WIT Press


How Urban Residents Improve Their Satisfaction With Drinking Water In The Pacific Northwest, USA

Price

Free (open access)

Paper DOI

10.2495/UW160121

Volume

165

Pages

12

Page Range

131 - 142

Published

2016

Size

324 kb

Author(s)

R. L. Mahler, M. E. Barber

Abstract

Urban residents of the Pacific Northwest region of the USA consider drinking water their most important water resource issue. We surveyed the urban public about their satisfaction with their drinking water in 2002, 2007, 2012 and 2015. Data were collected using statistically designed mail-based surveys. The 2015 survey was designed to probe further into residents’ usage of bottled water, in-sink filters and other ways urban consumers improved the quality of their drinking water. Each of the four surveys was sent to more than 2,200 randomly chosen residents of Alaska, Idaho, Oregon and Washington. Return rates in excess of 50% were received for each survey ensuring that the results are statistically valid. Over 84% of the urban residents consider their drinking water safe. Despite the high level of satisfaction with the drinking water resource 2015 survey numbers indicated that 18.6, 24.7 and 39.9% of the survey respondents use water softeners, bottled water and water filters as an add on to their municipally supplied drinking water, respectively. The use of in-house water filters in urban areas has significantly increased with time (25% in 2002 vs. 40% in 2015). Public campaigns to discourage the waste associated (plastic and energy) with bottled water are starting to impact homeowner use. Overall, the urban public is satisfied that their home drinking water is safe; however, there is enough skepticism to feed large markets for both filters and bottled water in urban areas of the region. This is in contrast to less urban areas where the use of in-home water filters and bottled water is 44 and 52% lower, respectively.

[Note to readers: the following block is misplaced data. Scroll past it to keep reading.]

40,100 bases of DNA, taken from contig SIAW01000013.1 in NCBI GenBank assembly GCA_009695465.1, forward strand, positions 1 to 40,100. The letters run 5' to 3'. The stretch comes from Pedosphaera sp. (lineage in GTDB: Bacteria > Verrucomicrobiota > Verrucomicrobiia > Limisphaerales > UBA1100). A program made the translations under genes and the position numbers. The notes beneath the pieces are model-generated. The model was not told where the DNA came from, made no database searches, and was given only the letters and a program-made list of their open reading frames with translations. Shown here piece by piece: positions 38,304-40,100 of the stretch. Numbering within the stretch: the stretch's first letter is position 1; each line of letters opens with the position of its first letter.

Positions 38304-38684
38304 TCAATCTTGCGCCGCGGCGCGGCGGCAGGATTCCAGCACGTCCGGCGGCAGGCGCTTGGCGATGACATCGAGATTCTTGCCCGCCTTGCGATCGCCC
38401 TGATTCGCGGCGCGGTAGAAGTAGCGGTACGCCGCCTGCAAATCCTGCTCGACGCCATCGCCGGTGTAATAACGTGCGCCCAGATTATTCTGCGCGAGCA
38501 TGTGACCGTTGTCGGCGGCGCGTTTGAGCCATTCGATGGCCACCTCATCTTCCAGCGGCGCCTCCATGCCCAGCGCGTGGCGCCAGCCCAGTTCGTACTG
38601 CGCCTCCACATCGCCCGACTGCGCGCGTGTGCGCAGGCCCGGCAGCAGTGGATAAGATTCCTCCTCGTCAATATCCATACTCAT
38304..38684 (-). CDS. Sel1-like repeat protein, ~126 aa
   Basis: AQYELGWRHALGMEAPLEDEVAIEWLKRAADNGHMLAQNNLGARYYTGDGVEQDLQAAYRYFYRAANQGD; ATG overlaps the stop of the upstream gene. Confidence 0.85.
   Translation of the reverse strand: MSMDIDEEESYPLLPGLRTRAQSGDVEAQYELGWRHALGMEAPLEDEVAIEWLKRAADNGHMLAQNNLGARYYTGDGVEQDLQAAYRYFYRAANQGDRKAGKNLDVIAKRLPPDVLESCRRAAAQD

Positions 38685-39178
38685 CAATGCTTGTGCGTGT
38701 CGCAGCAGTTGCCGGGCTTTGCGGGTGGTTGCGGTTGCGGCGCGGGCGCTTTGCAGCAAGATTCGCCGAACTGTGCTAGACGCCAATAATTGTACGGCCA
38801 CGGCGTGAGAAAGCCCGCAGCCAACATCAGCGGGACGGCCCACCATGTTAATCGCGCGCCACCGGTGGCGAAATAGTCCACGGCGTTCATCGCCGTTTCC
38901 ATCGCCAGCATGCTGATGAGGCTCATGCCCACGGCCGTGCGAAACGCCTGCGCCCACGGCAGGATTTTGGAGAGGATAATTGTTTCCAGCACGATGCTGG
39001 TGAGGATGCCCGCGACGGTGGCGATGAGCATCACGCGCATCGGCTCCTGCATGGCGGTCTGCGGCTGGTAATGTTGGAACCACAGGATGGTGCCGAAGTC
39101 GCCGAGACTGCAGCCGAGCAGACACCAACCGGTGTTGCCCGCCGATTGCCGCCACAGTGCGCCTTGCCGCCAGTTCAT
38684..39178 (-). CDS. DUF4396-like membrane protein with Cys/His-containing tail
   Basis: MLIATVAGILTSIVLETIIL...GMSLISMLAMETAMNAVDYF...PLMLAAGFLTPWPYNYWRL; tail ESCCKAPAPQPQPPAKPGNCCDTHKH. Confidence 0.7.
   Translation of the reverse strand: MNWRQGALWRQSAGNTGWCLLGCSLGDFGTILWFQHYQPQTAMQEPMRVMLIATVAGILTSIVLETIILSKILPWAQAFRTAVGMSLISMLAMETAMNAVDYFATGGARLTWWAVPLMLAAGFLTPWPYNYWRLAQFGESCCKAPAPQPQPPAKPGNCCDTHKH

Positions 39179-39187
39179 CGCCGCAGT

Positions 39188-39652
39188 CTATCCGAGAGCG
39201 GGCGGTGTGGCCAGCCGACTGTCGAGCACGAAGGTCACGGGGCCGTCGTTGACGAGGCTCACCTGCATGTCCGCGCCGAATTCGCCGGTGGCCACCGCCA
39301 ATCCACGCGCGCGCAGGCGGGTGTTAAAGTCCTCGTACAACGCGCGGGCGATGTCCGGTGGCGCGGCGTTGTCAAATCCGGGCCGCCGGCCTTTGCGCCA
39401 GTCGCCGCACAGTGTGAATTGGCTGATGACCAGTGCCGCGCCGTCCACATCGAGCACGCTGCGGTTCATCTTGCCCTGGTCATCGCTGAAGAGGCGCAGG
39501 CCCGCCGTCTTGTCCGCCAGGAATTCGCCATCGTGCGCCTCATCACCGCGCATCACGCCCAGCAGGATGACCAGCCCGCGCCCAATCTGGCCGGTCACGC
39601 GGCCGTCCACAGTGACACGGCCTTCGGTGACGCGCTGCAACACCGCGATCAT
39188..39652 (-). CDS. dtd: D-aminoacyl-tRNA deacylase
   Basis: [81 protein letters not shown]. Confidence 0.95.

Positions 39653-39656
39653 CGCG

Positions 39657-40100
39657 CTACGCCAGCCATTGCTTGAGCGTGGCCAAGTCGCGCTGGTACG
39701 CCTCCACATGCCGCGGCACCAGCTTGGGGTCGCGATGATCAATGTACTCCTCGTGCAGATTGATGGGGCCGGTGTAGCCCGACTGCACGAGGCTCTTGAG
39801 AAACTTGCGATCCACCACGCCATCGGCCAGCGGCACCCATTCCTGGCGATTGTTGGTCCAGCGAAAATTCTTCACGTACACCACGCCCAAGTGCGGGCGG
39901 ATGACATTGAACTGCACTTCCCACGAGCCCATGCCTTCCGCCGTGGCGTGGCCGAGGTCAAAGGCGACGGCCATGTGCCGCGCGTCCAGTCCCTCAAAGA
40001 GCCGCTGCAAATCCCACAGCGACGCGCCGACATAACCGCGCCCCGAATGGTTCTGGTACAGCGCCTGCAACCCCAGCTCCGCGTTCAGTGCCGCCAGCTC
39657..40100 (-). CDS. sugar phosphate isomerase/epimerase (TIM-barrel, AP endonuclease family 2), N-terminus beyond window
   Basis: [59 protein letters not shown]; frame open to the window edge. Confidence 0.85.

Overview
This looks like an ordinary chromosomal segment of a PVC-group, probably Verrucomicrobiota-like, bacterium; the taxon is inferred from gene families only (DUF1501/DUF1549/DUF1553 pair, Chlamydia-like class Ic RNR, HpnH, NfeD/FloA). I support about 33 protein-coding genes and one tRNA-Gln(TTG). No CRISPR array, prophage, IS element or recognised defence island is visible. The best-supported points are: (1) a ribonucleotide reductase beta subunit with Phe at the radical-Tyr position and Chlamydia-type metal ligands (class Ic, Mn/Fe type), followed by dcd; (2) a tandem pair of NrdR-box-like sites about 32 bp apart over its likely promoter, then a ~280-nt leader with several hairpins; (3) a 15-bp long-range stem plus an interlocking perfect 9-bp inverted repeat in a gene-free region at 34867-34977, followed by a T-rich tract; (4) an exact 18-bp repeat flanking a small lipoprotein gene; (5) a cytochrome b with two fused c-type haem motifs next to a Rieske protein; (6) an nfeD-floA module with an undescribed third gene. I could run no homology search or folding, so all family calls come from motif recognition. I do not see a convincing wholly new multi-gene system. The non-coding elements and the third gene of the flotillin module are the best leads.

Keywords

public opinion, drinking water issues, bottled water, water filters, home water treatment